Doctors urge halt to public health spending squeeze

Author: Mark Gould

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A new British Medical Association (BMA) report warns that years of local authority cuts have led to a serious deterioration in prevention services leading to a rise in hospital admissions related to smoking, alcohol and obesity.

The report Prevention before cure: Prioritising population health, urges the health and social care secretary to address this key challenge. It calls for the government to deliver a much more comprehensive approach to improving public health in the green paper on preventive healthcare which is expected this year.

The NHS Confederation, which represents managers across the sector agrees, saying public health is key to the success of the NHS Long Term Plan.

The report is published as local authorities say that cuts leave them little choice but to raise council taxes by an average 4.5% from next month.

The report underlines that the grant for local authorities to provide public health services has been cut in real terms by over £550 million since 2015/16. Over the last three years, alcohol and obesity services have had budgets cut by over 10%, and stop smoking services by over 20%.

At the same time, it says hospital admissions related to obesity, smoking, and alcohol are rising. Hospital admissions where obesity is a factor have risen 10-fold since 2006/07. Admissions associated with alcohol have nearly doubled since 2006/07, and those where smoking was a factor have also increased.

The BMA recommends that in the green paper the government commits to increased and sustained funding to public health services, reversing the £550 million cuts.

It also wants a comprehensive cross-departmental approach to addressing the societal factors that influence health which recognises the importance of health in all policy-making.

And it calls for effective regulation to tackle the key lifestyle factors, such as excessive drinking, smoking and poor diet, such as through the introduction of Minimum Unit Pricing for alcohol across the UK.

Dr Peter English, the chair of the BMA Public Health Medicine committee, said: “We have seen a systematic pattern in the past decade of all parts of the public health sector being subjected to a funding squeeze that has left preventive health care in crisis. A lack of joined-up thinking and national standards has led to widening health inequalities.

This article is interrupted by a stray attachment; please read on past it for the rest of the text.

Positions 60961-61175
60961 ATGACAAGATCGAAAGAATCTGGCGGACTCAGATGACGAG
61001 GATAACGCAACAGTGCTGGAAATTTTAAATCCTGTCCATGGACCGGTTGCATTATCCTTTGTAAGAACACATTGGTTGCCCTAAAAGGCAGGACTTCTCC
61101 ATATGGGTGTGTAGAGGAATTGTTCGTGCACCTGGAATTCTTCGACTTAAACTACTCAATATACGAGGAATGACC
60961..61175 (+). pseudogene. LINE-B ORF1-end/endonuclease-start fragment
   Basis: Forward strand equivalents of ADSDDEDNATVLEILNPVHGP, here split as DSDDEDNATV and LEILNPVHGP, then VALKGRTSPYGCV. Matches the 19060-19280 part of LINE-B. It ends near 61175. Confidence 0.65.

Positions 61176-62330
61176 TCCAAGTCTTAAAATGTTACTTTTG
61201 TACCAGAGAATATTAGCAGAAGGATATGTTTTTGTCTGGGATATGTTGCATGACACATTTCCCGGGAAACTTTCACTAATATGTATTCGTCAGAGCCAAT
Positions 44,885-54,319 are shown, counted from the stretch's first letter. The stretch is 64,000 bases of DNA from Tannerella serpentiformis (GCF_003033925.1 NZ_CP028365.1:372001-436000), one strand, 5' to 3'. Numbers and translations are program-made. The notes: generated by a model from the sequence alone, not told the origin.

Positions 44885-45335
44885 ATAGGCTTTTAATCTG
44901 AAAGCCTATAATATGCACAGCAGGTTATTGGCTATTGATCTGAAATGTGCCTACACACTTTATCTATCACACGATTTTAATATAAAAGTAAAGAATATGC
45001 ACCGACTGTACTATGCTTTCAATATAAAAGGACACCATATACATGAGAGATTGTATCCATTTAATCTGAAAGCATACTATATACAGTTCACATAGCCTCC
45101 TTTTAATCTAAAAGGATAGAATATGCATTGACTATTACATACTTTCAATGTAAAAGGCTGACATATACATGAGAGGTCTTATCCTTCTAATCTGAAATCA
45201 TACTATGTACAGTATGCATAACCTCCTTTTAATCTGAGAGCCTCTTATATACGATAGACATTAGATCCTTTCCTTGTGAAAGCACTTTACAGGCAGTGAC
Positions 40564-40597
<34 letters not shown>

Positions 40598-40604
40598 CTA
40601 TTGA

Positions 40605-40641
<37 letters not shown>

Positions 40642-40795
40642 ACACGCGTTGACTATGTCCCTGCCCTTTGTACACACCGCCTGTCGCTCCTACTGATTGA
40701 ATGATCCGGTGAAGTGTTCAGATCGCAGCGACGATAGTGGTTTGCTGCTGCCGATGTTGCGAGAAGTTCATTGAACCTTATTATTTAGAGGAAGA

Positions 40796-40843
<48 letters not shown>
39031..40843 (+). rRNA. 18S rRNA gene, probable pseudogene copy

“These cuts come at a time when inequalities in life expectancy are widening. In England males living in the most deprived areas are now expected to die 10 years earlier than those living in the least deprived, while for females the gap is seven and a half years.”

Nick Ville, director of policy at the NHS Confederation, said poor public health provision could undermine the aims of the NHS Long Term Plan: “It’s a false economy to cut funding on vital services such as smoking cessation and sexual health when we know they deliver real benefits to patients and taxpayers," he said.

“Emergency admissions related to obesity, smoking and alcohol are on the rise so it is essential that we make prevention a priority for the NHS and move to a population health approach. This will require effective partnerships between the NHS and other local public services. Without this, we will fail to narrow the widening health inequalities we are seeing.

“The NHS Long Term Plan prioritises health and wellbeing services and outlines a vision for the future that needs to be backed. But this will be undermined if the government fails to boost spending on public health services in this autumn’s spending review.”


Editorial team, Wilmington Healthcare

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